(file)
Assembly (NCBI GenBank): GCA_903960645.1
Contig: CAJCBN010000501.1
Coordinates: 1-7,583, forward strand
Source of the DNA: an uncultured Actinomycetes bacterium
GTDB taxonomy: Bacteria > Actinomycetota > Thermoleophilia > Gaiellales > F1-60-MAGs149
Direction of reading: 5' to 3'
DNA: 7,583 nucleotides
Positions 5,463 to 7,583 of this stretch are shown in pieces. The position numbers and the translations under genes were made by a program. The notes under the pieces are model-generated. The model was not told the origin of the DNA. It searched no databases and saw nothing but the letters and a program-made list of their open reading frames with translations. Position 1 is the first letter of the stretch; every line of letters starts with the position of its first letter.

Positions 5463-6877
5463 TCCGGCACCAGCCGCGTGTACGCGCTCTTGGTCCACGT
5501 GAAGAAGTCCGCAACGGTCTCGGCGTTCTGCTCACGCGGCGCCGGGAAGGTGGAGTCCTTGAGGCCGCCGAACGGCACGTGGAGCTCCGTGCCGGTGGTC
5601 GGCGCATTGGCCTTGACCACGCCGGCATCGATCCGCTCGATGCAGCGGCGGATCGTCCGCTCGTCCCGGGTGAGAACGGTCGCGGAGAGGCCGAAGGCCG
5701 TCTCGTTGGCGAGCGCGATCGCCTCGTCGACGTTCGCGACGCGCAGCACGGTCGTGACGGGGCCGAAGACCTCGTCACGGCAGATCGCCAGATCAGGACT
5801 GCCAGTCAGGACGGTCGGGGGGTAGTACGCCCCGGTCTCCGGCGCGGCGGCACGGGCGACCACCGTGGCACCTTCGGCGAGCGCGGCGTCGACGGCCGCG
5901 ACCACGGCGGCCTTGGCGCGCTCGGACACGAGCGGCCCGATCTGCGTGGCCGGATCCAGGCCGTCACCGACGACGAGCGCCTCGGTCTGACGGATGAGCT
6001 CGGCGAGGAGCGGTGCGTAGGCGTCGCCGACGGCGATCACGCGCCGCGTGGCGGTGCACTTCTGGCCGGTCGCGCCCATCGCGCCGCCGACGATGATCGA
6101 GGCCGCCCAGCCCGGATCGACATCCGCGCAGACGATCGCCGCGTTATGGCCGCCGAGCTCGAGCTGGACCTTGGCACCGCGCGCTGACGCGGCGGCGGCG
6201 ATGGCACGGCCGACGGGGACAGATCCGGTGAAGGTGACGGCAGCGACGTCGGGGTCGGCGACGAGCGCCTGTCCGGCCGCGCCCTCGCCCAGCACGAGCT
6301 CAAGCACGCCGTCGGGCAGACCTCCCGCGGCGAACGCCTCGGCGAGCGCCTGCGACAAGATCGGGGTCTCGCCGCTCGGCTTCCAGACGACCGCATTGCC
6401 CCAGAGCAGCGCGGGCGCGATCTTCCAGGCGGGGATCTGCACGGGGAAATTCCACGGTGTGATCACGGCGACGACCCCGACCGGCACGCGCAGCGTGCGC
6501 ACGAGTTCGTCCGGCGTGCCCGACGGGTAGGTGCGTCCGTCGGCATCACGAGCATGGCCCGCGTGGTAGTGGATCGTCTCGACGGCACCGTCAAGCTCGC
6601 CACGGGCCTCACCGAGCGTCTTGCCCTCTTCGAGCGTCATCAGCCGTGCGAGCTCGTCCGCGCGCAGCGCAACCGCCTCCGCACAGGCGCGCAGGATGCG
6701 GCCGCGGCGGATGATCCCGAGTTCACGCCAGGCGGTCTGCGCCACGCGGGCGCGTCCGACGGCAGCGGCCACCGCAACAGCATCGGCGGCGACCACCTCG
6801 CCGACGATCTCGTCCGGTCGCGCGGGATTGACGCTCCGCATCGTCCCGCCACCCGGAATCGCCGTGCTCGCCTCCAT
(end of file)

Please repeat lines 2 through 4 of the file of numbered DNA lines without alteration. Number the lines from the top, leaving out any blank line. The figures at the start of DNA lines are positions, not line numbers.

Contig: CAJCBN010000501.1
Coordinates: 1-7,583, forward strand
Source of the DNA: an uncultured Actinomycetes bacterium